AAT Bioquest

How does facilitated diffusion work?

Posted January 9, 2023


In facilitated diffusion, molecules diffuse across the plasma membrane through using membrane proteins such as channel and carrier proteins. The ion or molecules bind to the active site of carrier proteins; the carrier protein then changes shape and releases the molecule on the other side of the membrane. Facilitated diffusion can specifically transport large and polar molecules such as glucose, which on their own cannot pass through the membrane (thus use carrier and channel proteins). Molecules move down their concentration gradient from a region of higher concentration to a lower concentration. Molecules move along with their concentration gradient and thus no direct energy source is required for this type of diffusion. Examples of facilitated diffusion include ion transport, glucose and amino acid transport, and gas transport.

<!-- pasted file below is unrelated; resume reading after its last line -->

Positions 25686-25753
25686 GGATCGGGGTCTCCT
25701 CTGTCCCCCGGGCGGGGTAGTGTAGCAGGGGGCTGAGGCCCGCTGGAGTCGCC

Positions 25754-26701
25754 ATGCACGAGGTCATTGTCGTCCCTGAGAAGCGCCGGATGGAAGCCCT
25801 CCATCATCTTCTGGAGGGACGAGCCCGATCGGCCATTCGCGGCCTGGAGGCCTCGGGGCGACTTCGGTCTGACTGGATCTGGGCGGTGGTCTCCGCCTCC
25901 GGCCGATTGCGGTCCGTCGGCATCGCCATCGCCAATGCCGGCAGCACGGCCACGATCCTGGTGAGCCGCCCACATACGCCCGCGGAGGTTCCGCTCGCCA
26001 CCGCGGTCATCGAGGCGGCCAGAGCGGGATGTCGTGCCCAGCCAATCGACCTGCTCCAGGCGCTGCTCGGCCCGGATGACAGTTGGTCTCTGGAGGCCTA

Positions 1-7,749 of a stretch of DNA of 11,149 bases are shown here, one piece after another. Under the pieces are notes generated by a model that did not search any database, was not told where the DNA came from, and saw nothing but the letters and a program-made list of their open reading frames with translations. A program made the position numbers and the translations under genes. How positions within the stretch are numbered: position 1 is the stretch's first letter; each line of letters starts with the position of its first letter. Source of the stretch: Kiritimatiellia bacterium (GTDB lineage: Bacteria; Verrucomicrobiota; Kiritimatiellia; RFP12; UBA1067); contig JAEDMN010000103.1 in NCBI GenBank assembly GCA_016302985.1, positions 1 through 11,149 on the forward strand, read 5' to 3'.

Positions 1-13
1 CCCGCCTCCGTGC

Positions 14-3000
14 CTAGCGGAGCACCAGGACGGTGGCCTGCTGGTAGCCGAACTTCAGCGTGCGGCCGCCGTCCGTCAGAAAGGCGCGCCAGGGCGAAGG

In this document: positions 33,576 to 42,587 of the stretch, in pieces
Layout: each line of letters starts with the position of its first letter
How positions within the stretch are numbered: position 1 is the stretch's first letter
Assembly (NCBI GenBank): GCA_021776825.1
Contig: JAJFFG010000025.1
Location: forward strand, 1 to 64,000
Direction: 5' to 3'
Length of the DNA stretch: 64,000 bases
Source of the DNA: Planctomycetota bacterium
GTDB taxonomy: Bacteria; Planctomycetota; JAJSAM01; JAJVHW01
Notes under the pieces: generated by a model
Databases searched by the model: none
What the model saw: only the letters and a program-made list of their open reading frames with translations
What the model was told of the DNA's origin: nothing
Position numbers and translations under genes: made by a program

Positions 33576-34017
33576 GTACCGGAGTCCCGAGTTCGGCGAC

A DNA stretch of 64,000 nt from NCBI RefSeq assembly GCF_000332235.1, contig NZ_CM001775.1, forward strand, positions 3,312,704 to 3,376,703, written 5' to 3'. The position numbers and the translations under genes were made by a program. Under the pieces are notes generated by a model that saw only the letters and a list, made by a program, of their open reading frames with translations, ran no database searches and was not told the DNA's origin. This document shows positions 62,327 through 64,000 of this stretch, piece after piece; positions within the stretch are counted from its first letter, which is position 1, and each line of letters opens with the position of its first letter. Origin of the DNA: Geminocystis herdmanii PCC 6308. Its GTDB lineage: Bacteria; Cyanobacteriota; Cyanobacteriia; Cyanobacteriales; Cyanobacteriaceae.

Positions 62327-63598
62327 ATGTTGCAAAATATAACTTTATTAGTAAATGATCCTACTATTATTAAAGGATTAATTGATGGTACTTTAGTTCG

Additional resources

Facilitated Diffusion

Plasma Membrane

Cell Navigator® Cell Plasma Membrane Staining Kit *Green Fluorescence*